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Pop culture obsessives writing for the pop culture obsessed.

Peter Dinklage and Elle Fanning spin their wheels in the hollow post-apocalyptic drama I Think We’re Alone Now

Elle Fanning and Peter Dinklage
Elle Fanning and Peter Dinklage
Photo: Momentum Pictures

For the first 15 or so minutes of I Think We’re Alone Now, the sophomore feature from acclaimed The Handmaid’s Tale director Reed Morano, Peter Dinklage walks around a desolate small town cleaning up after the apocalypse. He enters abandoned homes, collects batteries and family pictures, disposes of skeletal remains, and marks a giant “X” outside of each house to indicate that it’s counted. Morano’s gray-toned photography and Adam Taylor’s noise-driven score give an eerie vibe to the proceedings, and Dinklage’s natural screen presence goes a long way toward making his character’s “work” feel meaningful and mysterious. We don’t yet know his name or what has happened or why he’s doing this, but his actions fascinate on a pure process level. There’s power in watching someone dutifully perform a task. Plus, the most mundane routine can have existential import when it takes place in a desolate landscape marred by the remains of the human race.

Unfortunately, I Think We’re Alone Now stops being interesting right when Grace (Elle Fanning) comes to town, mostly because she brings screenwriter Mike Makowsky’s trite ideas about loneliness and community along with her. Grace manages to coax out her new companion’s name, Del, but can’t quite seem to break through his cold, unfeeling exterior. Del doesn’t hide his frustration that this newcomer has tainted his utopic isolation with her questions and her assistance and her knack for finding a dog. Will Del set aside his reclusive ways and embrace Grace’s company as a co-cleaner? Will Grace’s sudden appearance eventually be explained, perhaps by a limp third-act twist? Do these two seemingly disparate people ever come to a mutual understanding about each other, and possibly adopt a more positive view of their new grim reality? Not to blow the surprise—and you should skip to the next paragraph if you want to remain unspoiled—but yes, yes, and hell yes.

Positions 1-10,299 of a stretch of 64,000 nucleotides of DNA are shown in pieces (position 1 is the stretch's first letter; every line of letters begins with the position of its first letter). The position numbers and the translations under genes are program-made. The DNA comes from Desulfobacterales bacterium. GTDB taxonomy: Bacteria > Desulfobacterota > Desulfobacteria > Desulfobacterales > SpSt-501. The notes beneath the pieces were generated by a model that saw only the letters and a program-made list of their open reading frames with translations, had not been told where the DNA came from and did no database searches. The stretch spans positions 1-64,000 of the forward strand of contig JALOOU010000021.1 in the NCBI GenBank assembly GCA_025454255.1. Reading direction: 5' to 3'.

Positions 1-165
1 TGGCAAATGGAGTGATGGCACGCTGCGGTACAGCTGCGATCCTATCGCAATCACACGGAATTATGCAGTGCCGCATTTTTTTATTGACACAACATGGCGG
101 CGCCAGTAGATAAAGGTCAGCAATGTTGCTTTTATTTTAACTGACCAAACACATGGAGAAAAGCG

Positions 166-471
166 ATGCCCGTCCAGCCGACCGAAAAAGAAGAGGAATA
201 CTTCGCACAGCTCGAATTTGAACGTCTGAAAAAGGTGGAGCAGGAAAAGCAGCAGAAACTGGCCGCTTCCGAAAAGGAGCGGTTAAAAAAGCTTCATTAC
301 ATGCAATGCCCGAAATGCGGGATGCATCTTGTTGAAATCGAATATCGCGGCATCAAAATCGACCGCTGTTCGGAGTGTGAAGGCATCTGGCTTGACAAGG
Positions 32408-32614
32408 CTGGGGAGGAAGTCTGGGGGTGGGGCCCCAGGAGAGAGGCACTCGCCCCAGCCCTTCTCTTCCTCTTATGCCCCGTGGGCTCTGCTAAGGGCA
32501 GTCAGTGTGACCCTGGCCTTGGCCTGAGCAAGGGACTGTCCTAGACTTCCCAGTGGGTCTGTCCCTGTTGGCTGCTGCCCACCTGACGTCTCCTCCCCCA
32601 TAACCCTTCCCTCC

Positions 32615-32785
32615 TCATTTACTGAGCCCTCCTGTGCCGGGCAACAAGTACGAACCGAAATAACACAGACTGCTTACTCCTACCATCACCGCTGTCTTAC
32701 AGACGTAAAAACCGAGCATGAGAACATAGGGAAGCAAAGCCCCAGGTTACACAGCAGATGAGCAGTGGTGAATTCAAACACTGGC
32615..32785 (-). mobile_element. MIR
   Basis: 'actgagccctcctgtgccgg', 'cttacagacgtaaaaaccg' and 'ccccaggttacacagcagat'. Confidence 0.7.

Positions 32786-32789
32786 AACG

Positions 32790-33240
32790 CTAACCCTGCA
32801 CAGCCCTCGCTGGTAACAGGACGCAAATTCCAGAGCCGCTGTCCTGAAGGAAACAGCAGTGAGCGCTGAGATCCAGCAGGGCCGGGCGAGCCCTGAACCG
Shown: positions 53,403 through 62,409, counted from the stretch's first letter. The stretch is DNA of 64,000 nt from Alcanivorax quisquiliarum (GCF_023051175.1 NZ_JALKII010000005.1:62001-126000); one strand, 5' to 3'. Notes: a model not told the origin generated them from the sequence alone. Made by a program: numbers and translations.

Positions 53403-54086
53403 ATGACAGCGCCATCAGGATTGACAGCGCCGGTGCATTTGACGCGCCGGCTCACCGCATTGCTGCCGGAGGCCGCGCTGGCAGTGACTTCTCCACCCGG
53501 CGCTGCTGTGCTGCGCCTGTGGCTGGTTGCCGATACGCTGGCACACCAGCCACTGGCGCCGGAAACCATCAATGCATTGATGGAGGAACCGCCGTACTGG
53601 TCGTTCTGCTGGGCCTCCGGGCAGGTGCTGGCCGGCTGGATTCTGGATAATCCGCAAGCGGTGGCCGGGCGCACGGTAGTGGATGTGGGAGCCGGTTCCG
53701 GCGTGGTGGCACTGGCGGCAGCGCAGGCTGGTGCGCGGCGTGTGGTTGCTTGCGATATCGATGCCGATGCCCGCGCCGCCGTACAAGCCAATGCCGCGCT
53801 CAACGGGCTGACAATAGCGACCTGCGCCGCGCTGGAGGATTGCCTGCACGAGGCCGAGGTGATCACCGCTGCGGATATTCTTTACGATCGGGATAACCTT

It’s not that this type of relationship drama is dead on arrival, but it becomes a nonstarter when it’s blighted by paper-thin characterizations. (Oddly enough, The Last Man On Earth’s dark-as-hell first season places the proper spin on this premise by following a man who prays to God for companionship, gets his wish, and discovers that it’s actually a curse.) Makowsky’s script frequently mistakes vagueness for mystery, creating faux-cyphers of Del and Grace to disguise their fundamental blandness. Dinklage and Fanning’s inconsistent chemistry aside, they play unknowable characters that can’t compel on the basis of their mystique. And while Morano and Makowsky exhibit admirable restraint in refusing to dole out unsatisfactory answers to unnecessary questions regarding the film’s apocalypse, they don’t exactly employ the setting with much purpose, either. At best, it’s a perfunctory environment that merely suggests wasteland rather than embodies it, and at worst, it just resembles a practical location for a low-budget indie film shoot. It doesn’t do I Think We’re Alone Now any favors that it’s possible to mentally fashion a similar story in a small ghost town instead of the apocalypse.

Worse, I Think We’re Alone Now’s primary thematic thrust feels especially underdeveloped. Morano’s film wants to examine the emotional consequences of immersing oneself in trauma, but Makowsky’s script merely paws at the edges of the idea rather than diving into the knottiness of it. Case in point: Grace’s arrival doesn’t complicate Del’s situation as much as it just engenders more questions about his coping mechanism and her origins. It’s only when I Think We’re Alone Now takes a warmed-over Eternal Sunshine-esque detour in its home stretch that the film clarifies its intentions, but by that point, it only serves to highlight the preceding hollowness. By the end, Dinklage’s systematic inventory skills prove much more exciting than the insipid aftermath of a boring meet-cute.

Vikram Murthi is a freelance writer and critic currently based out of Brooklyn.

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